Category Archives: Mind Modernity Madness

Did Shakespeare Invent Love? (Nerdwriter1 Video)

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Buy Liah Greenfeld’s most recent book, Mind, Modernity, and Madness here: http://amzn.to/14a0Ldp

Her sociology class was among the most influential (probably the most) of my formal education. The aim of her research is a better understanding of manic depression and schizophrenia, diseases which even today are poorly understood by most scientists and psychiatrists. Greenfeld’s theory of symbolic reality, the symbolic basis of both the mind and culture, has had immeasurable effect on my thinking, personal philosophy, and writing. And it’s a perfect example of a foundation of worldview to which other elements have adhered over time. This is what The Nerdwriter is all about.

 

Modern Emotions and Perennial Drives: Love and Sex

By Liah Greenfeld

If you ever wondered, love–the identity-affirming one we all desire–is not dependent on sex and can well thrive without it. Love, as already Shakespeare said (and Shakespeare–see Modern Emotions: Love–was the expert on the subject) is a marriage of minds, after all, and the bodily element in it is at most secondary. Of course, the experience of that love we are discussing here is essentially erotic in the sense that the emotion is ecstatic and self-transcendent–finding that perfect understanding (the understanding that allows one to understand and accept oneself) in another person implies virtually merging with the other person in one’s innermost self, making the other person an essential, vital part of one’s identity. And this self-transcendence, merging of the minds, is naturally felt as a physical longing, a desire to become physically one–expressed as sexual desire. But sex, in this case, is an expression of love, not the other way around, and love can have numerous other expressions, it does not necessitate sex under all circumstances.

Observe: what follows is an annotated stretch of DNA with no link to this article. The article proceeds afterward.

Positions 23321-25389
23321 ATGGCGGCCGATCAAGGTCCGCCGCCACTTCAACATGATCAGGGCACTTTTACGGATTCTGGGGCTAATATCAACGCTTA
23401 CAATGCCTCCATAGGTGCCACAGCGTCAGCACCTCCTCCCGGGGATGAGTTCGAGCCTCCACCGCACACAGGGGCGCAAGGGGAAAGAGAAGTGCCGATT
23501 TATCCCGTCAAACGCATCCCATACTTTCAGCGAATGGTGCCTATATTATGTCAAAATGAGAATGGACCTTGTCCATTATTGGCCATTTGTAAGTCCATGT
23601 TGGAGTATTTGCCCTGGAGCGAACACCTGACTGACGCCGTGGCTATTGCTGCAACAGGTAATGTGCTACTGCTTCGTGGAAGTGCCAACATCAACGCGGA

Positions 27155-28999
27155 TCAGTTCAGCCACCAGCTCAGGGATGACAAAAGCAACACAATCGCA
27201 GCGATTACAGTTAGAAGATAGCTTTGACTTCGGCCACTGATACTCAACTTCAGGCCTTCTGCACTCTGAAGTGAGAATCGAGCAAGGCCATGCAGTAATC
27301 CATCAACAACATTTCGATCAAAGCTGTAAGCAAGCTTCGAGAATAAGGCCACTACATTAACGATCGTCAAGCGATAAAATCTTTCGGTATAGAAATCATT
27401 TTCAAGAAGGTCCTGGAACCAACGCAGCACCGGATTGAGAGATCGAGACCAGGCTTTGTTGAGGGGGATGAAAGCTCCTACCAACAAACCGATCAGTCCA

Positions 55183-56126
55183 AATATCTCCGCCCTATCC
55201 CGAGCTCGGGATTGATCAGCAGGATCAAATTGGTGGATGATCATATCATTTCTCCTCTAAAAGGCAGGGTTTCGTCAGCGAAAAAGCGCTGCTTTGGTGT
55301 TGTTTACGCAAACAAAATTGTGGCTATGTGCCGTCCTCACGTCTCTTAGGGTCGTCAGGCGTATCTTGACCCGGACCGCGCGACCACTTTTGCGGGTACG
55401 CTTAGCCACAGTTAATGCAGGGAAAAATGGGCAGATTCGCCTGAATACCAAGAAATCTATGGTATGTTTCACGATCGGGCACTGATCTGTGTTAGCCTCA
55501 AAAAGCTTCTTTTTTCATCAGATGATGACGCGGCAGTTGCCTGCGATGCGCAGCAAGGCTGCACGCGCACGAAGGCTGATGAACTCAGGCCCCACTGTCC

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Modern Emotions: Love

By Liah Greenfeld

Surprise! Surprise! Love, too, in the sense we understand it now, is not a universal human emotion. Even today it is not universal: some cultures are familiar with it and some are not. And, historically, only the last five hundred years in human history have known it — the same five hundred years that have known happiness, aspiration, and ambition. The first humans to fall in love also lived in the 16th century and were English. Today, of course, this most powerful feeling is familiar everywhere within the so-called “Western” civilization (which includes all societies based on monotheistic religion, i.e., Judaism, Christianity, and Islam) and it has penetrated into other civilizations as well. But it has spread from England, accompanying other experiences (such as ambition or happiness) which were at first specifically English, and reached other societies in translation from the English language. Love as we understand it, therefore, also does not spring from human “nature”: it is essentially a cultural phenomenon.

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Psychiatry: Time for a Paradigm Shift

The Division of Clinical Psychologists (DCP) of the British Psychological Society Time for a Paradigm Shift Position Statement, May 13, 2013:  “The DCP is of the view that it is timely and appropriate to affirm publicly that the current classification system as outlined in DSM and ICD, in respect of the functional psychiatric diagnoses, has significant conceptual and empirical limitations. Consequently, there is a need for a paradigm shift in relation to the experiences that these diagnoses refer to, towards a conceptual system not based on a ‘disease’ model… This position… recognises the complexity of the relationship between social, psychological and biological factors. In relation to the experiences that give rise to a functional psychiatric diagnosis, it calls for an approach that fully acknowledges the growing amount of evidence for psychosocial causal factors, but which does not assign an unevidenced role for biology as a primary cause, and that is transparent about the very limited support for the ‘disease’ model in such conditions.”

Oliver James, “Do we need to change the way we are thinking about mental illness,” The Observer, May 13, 2013: “While there is some evidence that the electro-chemistry of distressed people can be different from the undistressed, the Human Genome Project seems to be proving that genes play almost no part in causing this. Eleven years of careful study of our DNA shows that differences in it do not explain mental illness, hardly at all.

Liah Greenfeld: